As I was nearing the completion of the required course work at DTS, I still had to write a thesis, and I was having trouble coming up with a topic. Then I came across two newly published books that shaped my project. The first was John Barclay’s 2015 work, Paul and the Gift. This work has had a huge impact in Pauline studies, with some saying (and I agree) that this may be the most important book on Paul written in over 100 years. In my opinion, Barclay’s study is the single most important book on Paul’s theology of grace. Whereas Sanders showed that grace is pervasive in 1st century Judaism, Barclay has provided much-needed nuance, demonstrating that “grace is not everywhere the same.” Different Jewish authors understood grace differently, and the task is to locate Paul’s discourse about grace within this complex spectrum. Barclay’s approach to the question of grace in Second Temple Judaism was to treat the topic in five sources—The Wisdom of Solomon, Philo, the Qumran Hodayot, Pseudo-Philo (Liber Antiquitatum Biblicarum), and 4Ezra. Barclay detects six “perfections of grace” in the material he surveys (which also includes some Greco-Roman material and major interpreters of Paul in history). These are superabundance, singularity, priority, incongruity, efficacy, and non-circularity (pp. 70-5). Although I didn’t agree with Barclay’s reading of Paul in every respect (only about 98%), his work confirmed and solidified much of what I was finding in my own study. Most notably for me was his treatment of the Hodayot (“Thanksgiving Hymns”) discovered among the Dead Sea Scrolls (1QHa), which contain some overtly predestinarian language and emphasize the efficacy of God’s grace, as I believe Paul does, though Barclay disagrees somewhat at this point. This I thought, in agreement with Barclay, is markedly different from what we read in some texts that emphasize human volition in opposition to divine determinism, such as Jubilees and The Wisdom of Solomon. From this, it seemed abundantly clear to me that Judaism’s grace and election theology cannot be reduced to a single monolithic concept so that every author is thought to reject predestinarian election.
Barclay’s monograph had really reconfirmed some convictions I had arrived at after reading John Piper’s work some time before. Today, Piper is known for his prolific authorship and speaking as a pastor. However, he began his career as a New Testament scholar. While teaching in Bethel University, he published his monograph on Romans 9, The Justification of God: An Exegetical and Theological Study of Romans 9:1–23 in 1983. This was a masterful and robust exegetical study of this passage that is so remarkably different from the kind of writings Piper has produced since, such as Desiring God, that it’s hard to image the same man producing both. One aspect of Piper’s argument that I remember being very impressed with was his appeal to Sirach 33:7–15 (with some appeal to the Dead Sea Scrolls), following Gaird Maier’s study (Mensch und freir Wille nach den juedischen Religionsparteien zwischen Ben Sira und Paulus) as crucial background for understanding Paul’s potter/clay imagery in Rom 9 in a predestinarian sense. The combination of these studies by Barclay and Piper had me convinced that a compelling case for understanding Paul’s election theology in predestinarian terms in the context of Second Temple Judaism was not only possible, but could be made compellingly.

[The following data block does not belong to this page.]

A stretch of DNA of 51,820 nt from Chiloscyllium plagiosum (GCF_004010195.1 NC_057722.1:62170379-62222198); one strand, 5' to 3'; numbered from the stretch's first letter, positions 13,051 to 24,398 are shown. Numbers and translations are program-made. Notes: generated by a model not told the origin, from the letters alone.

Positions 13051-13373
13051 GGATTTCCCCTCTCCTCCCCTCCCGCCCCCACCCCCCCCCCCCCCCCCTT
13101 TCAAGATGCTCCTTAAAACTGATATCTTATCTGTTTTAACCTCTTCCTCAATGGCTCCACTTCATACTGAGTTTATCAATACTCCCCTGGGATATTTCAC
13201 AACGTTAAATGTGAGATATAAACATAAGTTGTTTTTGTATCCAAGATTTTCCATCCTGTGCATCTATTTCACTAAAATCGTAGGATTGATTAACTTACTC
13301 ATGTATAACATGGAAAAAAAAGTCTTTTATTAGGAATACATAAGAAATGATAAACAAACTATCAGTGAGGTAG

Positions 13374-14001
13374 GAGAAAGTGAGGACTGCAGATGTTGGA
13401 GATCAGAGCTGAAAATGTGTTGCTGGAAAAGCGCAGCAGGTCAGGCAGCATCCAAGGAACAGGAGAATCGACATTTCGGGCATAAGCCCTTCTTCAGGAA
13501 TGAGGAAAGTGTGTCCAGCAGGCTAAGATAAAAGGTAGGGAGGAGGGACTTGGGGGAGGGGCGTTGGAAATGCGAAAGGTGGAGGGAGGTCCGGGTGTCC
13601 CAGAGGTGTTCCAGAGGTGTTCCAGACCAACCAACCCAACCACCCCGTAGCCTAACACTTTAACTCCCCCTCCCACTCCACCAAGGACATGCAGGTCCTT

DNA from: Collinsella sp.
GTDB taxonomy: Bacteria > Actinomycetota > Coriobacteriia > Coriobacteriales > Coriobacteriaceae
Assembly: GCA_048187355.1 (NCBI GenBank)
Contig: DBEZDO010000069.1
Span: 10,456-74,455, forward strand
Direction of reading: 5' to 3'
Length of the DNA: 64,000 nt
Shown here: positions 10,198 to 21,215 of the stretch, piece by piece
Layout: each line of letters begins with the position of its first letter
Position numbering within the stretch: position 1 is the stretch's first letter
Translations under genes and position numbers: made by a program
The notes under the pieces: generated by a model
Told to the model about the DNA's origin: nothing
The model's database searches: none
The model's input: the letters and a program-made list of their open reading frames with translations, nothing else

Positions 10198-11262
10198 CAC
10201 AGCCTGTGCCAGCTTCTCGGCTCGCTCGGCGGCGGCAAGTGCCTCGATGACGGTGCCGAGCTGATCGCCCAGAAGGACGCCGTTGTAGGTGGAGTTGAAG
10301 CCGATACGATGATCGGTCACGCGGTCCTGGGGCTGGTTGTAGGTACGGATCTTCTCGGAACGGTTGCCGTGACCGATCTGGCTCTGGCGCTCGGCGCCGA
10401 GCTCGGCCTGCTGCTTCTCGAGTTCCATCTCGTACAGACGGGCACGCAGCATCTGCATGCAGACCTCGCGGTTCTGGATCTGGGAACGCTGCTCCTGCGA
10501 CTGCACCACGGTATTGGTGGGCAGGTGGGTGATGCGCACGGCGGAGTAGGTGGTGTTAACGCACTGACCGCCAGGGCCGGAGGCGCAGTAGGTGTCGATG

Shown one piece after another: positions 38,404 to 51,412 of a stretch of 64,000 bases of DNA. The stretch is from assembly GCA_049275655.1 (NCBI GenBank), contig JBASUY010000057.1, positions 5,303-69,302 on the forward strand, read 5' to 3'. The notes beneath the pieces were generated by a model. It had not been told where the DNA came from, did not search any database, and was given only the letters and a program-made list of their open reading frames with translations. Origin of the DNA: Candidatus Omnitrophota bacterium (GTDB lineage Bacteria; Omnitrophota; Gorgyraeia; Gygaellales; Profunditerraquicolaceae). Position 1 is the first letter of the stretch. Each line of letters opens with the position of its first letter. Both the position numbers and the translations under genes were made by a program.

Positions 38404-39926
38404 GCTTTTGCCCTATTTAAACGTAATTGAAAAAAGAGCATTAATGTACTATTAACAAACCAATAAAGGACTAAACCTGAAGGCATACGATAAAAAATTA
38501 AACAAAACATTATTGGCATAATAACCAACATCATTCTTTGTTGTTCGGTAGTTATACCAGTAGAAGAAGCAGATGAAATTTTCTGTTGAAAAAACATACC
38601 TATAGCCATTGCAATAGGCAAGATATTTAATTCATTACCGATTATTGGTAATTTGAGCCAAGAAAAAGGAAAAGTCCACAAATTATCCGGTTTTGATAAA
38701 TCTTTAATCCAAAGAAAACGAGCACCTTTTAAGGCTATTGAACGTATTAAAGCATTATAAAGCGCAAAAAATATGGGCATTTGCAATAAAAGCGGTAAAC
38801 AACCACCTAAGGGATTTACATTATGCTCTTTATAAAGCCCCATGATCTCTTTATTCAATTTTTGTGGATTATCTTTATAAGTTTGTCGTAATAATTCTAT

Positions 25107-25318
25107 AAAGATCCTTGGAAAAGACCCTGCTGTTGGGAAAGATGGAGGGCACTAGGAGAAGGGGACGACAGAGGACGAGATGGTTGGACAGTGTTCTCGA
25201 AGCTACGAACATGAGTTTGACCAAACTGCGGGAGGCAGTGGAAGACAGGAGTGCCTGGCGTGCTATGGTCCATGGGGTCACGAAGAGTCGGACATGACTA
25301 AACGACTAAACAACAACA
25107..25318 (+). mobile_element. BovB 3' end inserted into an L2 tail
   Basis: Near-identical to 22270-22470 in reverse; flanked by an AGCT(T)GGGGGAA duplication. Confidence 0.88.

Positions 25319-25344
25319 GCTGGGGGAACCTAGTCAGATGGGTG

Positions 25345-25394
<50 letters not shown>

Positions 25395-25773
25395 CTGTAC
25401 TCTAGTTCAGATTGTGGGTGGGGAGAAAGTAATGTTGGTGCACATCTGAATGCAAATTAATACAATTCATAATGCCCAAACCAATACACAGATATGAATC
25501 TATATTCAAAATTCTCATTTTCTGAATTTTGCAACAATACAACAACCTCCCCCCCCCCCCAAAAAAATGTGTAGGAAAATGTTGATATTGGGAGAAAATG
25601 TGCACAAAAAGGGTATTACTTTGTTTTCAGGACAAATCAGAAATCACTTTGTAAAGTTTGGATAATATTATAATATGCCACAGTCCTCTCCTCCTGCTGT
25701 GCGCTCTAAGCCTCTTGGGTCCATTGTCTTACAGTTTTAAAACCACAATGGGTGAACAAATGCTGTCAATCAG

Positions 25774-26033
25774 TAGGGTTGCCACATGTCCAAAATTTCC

As much praise as I have for Barclay’s study, another study impacted me as profoundly, but in the opposite direction. Also in 2015, A. Chadwick Thornhill published a version of his dissertation completed at Liberty University, called The Chosen People: Election, Paul and Second Temple Judaism. With both my theological background and academic interests, this title obviously called out to me. I have always tried to remain intentional about laying my own presuppositions and cherished views on the table for scholarly scrutiny. If what I believe does not hold up to the evidence, then it is not worth clinging to. So, as best I could, I read Thornhill’s study with an open mind. He essentially makes the case that elsewhere in the Jewish sources we find no evidence of belief that election was understood in terms of predestination unto salvation. Therefore, Paul should not be read as affirming any such thing. Instead, the careful reader of Paul should see his election discourse as it relates to salvation in terms of corporate theories rather and individual predestination.
I immediately saw three problems with this study: (1) Having just completed Barclay’s study (which was not available to Thornhill at the time of his research), and through my own reading of the primary Jewish sources, I knew that it simply is not true that the notion of election in terms of predestination to salvation is absent in Second Temple Judaism. Reading Thornhill’s study after Barclay’s made me wonder if the former would have said all that he did if he had the opportunity to read Barclay’s work before publishing The Chosen People. (2) Even if we were to grant Thornhill’s reading of the Jewish literature, it would not of necessity follow that Paul must have agreed with his fellow Jews regarding election and predestination. Paul is quite unique among Jewish authors of his day, for example, in his understanding of the role of the law in God’s economy of salvation. Paul tells us in several places that the law was given to reveal and increase transgressions, leading to death, whereas, his Jewish contemporaries would have said that it was given to curb sin and provide a means of obtaining life. (3) In the most detailed treatments of the topic of election in Paul’s letters, he seems (on my reading) to say some things that sound very much like what Thornhill says Paul could not have believed. So, I found Thornhill’s study to be lacking on historical grounds in these three ways, making a critical evaluation of his study a helpful avenue to consider afresh Paul’s relation to Second Temple Judaism with regard to election and predestination.
In the following posts, I’m going to rehearse some of the key findings in my study, beginning with what I regard as the most relevant materials in the Second Temple literature.